A Holy Saturday Reflection -- Living in the In-between Time

On Friday, the world watched as Jesus of Nazareth, a preacher from Galilee, died on a Roman cross.  He died because he was seen as a threat to both Temple and Empire.  He came offering a message of a different kind of kingdom, one that was ruled over by God not Caesar.  His message was one of peace, compassion, justice, and grace.  This message and this kingdom, unlike the Pax Romana would not come into being by way of the sword.  Jesus had come into the world teaching a different way of life, one that even today we find difficult to emulate. 

On Sunday, tomorrow, we will watch as the women will come to the tomb where he was laid, and find it empty -- only later to encounter the risen Christ.

Today, we find ourselves living in the middle period, a period about which the text is strangely silent.  According to Mark, after Jesus had died, being that it was the day before the Sabbath, Joseph of Arimathea, a member of the Council, received the body of Jesus from the Romans, and placed the body in a tomb hewn from the rock and covering it with a linen cloth.  Mary Magdalene and Mary the mother of Joses saw where he was laid (Mark 15:42-47).  The next report comes after the Sabbath has ended -- on Easter morning.  For now, we wait experiencing the sabbath rest.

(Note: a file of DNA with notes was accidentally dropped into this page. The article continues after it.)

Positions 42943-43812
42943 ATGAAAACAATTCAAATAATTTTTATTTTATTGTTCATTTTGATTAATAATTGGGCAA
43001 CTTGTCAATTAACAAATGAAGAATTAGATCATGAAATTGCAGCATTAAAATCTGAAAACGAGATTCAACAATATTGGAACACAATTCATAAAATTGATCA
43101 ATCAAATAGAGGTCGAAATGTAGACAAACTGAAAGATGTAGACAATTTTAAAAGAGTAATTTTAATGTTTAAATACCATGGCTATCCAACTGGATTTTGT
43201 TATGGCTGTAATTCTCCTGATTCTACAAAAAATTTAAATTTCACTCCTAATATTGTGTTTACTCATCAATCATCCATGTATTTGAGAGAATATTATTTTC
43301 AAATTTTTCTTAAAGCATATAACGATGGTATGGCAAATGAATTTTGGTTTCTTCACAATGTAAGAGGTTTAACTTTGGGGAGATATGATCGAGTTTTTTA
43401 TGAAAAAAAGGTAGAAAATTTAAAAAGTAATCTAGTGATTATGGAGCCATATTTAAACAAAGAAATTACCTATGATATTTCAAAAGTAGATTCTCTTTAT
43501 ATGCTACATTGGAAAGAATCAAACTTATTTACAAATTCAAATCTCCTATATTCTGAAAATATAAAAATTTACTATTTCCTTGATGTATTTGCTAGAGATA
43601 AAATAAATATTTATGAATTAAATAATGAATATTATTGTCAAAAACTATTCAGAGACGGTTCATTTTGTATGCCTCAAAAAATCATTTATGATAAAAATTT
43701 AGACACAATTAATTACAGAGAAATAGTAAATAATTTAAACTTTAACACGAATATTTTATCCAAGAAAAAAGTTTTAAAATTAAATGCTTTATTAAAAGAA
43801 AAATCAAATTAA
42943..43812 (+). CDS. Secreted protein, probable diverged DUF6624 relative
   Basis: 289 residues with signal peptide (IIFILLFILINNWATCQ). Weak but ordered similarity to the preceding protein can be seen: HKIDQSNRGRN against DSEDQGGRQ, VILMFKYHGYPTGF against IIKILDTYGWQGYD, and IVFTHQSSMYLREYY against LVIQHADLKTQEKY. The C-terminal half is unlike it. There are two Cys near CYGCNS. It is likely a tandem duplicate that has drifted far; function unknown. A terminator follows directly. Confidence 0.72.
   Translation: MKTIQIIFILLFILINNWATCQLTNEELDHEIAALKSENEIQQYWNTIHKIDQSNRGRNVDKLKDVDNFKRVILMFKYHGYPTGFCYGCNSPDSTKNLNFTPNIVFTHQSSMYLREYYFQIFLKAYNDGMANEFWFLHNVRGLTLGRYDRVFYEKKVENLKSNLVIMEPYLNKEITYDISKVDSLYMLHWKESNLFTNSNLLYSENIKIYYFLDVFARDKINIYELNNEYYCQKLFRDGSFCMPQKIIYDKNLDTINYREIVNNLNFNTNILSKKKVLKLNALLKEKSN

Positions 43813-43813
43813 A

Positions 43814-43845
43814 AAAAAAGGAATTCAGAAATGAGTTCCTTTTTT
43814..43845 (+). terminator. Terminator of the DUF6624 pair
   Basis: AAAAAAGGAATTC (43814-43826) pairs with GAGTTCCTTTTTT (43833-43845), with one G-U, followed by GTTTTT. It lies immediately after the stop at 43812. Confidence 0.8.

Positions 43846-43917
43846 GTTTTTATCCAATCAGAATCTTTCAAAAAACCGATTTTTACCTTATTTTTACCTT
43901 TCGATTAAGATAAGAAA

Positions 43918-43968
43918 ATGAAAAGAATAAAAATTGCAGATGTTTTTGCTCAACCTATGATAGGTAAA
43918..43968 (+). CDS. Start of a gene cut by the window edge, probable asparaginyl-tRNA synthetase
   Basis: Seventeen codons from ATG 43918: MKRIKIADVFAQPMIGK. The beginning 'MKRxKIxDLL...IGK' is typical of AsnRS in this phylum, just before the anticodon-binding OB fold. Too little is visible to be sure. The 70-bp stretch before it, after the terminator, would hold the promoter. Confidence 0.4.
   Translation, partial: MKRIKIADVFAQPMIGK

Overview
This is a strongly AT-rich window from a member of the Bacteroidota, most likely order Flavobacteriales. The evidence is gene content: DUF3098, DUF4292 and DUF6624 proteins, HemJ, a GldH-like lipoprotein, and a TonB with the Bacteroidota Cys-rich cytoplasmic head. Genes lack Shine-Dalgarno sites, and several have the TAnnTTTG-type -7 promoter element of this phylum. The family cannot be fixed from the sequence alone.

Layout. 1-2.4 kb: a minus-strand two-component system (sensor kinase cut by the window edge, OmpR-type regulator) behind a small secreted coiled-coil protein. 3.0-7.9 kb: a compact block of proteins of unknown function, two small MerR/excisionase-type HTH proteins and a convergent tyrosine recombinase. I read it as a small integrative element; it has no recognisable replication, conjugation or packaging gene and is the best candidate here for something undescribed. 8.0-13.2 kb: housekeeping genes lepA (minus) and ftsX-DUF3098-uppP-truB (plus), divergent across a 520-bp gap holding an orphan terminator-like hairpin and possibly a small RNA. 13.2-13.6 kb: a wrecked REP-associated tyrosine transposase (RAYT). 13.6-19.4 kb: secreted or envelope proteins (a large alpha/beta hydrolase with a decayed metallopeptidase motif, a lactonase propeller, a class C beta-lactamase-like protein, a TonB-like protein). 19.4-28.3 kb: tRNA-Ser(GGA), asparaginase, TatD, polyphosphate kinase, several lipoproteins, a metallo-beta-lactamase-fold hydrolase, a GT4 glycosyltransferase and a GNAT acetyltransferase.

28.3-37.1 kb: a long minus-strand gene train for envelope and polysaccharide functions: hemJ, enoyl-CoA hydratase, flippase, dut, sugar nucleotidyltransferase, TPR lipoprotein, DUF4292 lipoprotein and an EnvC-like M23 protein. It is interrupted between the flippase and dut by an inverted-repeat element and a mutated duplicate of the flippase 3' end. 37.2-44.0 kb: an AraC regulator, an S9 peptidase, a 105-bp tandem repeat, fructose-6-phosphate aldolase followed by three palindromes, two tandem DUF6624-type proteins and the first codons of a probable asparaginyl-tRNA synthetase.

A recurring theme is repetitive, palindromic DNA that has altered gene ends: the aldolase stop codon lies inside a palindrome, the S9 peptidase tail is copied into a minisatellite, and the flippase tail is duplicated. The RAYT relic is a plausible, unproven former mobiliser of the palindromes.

Scripture is silent, but tradition is not.  According to the Apostles Creed,  "He descended into hell."  There have been a number of ideas about what this means, but suffice it to say, that according to all of these accounts, Jesus was busy on this day of rest.  So, perhaps, the text for today is this one that comes from 1 Peter 3.

For Christ also suffered* for sins once for all, the righteous for the unrighteous, in order to bring you* to God. He was put to death in the flesh, but made alive in the spirit, in which also he went and made a proclamation to the spirits in prison, who in former times did not obey, when God waited patiently in the days of Noah, during the building of the ark, in which a few, that is, eight people, were saved through water.  (1 Pet. 3:18-20 NRSV)
Indeed, as we read in 1 Peter 4:6, Jesus preached to those who are dead, so that having been judged in the flesh, they might live in the Spirit.   Tradition calls this the Harrowing of Hell.  By whatever name it is called, it comes as a word of hope. 

Living as we do, in the in-between time, may we walk in trust, that God is at work, bringing all into an experience of resurrection life.   

(image comes from: http://www.icon-art.info/).


David Mc said…
Uncharted journeys go better with a faithful compass. One you can read in the dark.
David Mc said…
I'm going to move this comment one article down Bob. It went in the wrong place

Popular posts from this blog

Gathered at the Light -- Lectionary Reflection for Epiphany C

Jesus on Parade -- Lectionary Reflection for Palm Sunday

Chosen Ones -- Lectionary Reflection for Easter 6B